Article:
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The Poor Laws
Poor laws are laws designed to give help and relief to poor people. The best-known poor laws were the British poor laws, which were in effect from the 1500’s to the 1900’s. Other countries have had similar laws. However, most countries today have public welfare systems that make poor laws unnecessary. See United Kingdom, History of the (The welfare state).
In the late 1500's and early 1600's, the English Parliament passed legislation requiring local authorities to provide assistance, care, and work opportunities for people in need. The 1601 Act for the Relief of the Poor required local officials—called overseers of the poor—to collect special taxes and use the funds to provide services for people in their parish (district). The law allowed authorities to use such punishments as whipping on people who were unwilling to work.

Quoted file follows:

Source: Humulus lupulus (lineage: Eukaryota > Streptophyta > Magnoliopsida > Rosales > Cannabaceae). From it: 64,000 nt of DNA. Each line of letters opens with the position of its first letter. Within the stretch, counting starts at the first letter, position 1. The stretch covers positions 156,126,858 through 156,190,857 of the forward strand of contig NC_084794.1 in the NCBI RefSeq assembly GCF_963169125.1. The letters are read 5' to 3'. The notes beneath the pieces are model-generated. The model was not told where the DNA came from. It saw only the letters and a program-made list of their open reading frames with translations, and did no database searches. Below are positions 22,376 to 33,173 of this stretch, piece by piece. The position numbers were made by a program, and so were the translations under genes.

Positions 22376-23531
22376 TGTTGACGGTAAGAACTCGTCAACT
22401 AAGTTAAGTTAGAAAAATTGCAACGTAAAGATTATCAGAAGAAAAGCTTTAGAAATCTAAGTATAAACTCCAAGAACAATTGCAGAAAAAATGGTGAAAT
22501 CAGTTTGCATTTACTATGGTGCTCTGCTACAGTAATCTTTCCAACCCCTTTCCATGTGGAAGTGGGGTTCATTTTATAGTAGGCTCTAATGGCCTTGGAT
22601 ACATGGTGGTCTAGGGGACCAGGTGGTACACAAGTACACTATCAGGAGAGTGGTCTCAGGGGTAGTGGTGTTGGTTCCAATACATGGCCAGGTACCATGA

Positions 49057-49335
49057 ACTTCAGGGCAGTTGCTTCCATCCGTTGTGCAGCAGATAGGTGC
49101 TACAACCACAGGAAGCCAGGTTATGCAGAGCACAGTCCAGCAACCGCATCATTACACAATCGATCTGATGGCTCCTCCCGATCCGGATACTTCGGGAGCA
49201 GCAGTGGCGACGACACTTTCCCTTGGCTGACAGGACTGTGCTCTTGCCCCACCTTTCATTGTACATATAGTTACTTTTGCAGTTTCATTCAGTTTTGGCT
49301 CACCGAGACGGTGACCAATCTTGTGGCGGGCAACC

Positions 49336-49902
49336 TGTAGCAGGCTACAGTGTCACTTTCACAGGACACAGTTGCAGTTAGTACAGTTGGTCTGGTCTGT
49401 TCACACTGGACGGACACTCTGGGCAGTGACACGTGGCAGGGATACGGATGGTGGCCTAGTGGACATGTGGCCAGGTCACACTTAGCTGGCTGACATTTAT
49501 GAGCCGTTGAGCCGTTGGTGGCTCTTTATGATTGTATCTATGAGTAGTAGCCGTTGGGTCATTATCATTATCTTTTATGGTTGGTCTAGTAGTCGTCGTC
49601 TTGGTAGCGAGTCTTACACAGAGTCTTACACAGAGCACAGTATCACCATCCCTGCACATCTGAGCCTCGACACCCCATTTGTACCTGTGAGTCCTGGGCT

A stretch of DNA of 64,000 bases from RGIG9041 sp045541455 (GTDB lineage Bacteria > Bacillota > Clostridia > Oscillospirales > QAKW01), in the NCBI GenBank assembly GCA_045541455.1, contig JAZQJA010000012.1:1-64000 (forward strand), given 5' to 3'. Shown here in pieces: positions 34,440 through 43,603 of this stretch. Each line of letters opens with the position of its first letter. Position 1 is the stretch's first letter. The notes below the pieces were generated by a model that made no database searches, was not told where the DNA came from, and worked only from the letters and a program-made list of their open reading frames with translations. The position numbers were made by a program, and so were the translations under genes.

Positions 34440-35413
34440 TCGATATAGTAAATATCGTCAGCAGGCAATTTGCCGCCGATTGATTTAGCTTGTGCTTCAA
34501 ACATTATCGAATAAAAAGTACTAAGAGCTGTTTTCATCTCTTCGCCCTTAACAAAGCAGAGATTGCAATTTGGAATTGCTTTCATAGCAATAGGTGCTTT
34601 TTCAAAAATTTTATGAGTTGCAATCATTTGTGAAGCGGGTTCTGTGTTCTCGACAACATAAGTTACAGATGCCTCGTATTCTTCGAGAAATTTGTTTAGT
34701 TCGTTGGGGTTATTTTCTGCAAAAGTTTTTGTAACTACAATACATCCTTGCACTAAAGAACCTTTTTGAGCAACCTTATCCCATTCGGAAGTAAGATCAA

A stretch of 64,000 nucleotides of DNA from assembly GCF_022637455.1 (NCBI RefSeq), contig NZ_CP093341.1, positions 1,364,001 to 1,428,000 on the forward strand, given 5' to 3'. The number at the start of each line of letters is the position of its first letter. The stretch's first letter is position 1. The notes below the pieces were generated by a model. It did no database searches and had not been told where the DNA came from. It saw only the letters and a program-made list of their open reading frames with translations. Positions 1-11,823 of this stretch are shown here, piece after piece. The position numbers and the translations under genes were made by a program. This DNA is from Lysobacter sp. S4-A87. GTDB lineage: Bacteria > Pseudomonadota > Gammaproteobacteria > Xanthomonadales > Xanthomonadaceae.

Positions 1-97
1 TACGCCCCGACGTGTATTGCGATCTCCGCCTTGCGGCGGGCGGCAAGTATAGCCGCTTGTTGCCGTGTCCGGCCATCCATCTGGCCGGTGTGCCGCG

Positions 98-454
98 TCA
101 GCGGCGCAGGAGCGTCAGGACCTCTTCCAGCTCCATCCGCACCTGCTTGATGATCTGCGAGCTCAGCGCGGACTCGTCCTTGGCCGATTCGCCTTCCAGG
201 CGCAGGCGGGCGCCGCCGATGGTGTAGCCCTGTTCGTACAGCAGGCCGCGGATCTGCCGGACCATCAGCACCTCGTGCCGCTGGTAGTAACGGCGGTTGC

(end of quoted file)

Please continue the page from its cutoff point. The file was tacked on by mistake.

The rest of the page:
English, and later British, poor laws recognized two forms of assistance—outdoor relief and indoor relief. Outdoor relief was aid given to people in their own homes. To get indoor relief, people had to live in institutions known as workhouses or poorhouses. People in workhouses had to do the work they were given, and the relief offered in these institutions was often inadequate. The harsh conditions discouraged all but the most desperate people from seeking indoor relief.
Parliament passed the Poor Law Amendment Act in 1834. The act set up a Poor Law Commission and created local boards of guardians to provide indoor and outdoor relief for the poor. The act, with few exceptions, prohibited people in good health from obtaining outdoor relief. People who were able to work were expected to find jobs or receive indoor relief in workhouses. In the 1930’s and 1940’s, Parliament replaced the poor laws with new public welfare programs.
Source Citation: "Poor laws." World Book Student. World Book, 2012. Web. 6 Dec. 2012.